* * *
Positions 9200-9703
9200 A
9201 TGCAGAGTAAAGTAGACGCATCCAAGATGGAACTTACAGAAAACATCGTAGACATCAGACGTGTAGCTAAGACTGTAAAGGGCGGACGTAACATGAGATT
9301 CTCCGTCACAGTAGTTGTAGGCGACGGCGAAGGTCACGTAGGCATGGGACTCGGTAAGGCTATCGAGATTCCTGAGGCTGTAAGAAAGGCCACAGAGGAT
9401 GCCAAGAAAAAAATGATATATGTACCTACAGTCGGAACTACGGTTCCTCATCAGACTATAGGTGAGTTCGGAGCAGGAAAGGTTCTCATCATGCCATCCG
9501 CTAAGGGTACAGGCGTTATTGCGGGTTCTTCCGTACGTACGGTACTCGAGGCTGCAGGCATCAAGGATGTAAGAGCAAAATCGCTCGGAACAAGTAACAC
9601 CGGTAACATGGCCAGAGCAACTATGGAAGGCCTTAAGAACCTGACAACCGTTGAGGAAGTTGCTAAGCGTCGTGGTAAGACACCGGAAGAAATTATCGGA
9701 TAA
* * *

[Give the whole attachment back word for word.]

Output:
Positions 9200-9703
9200 A
9201 TGCAGAGTAAAGTAGACGCATCCAAGATGGAACTTACAGAAAACATCGTAGACATCAGACGTGTAGCTAAGACTGTAAAGGGCGGACGTAACATGAGATT
9301 CTCCGTCACAGTAGTTGTAGGCGACGGCGAAGGTCACGTAGGCATGGGACTCGGTAAGGCTATCGAGATTCCTGAGGCTGTAAGAAAGGCCACAGAGGAT
9401 GCCAAGAAAAAAATGATATATGTACCTACAGTCGGAACTACGGTTCCTCATCAGACTATAGGTGAGTTCGGAGCAGGAAAGGTTCTCATCATGCCATCCG
9501 CTAAGGGTACAGGCGTTATTGCGGGTTCTTCCGTACGTACGGTACTCGAGGCTGCAGGCATCAAGGATGTAAGAGCAAAATCGCTCGGAACAAGTAACAC
9601 CGGTAACATGGCCAGAGCAACTATGGAAGGCCTTAAGAACCTGACAACCGTTGAGGAAGTTGCTAAGCGTCGTGGTAAGACACCGGAAGAAATTATCGGA
9701 TAA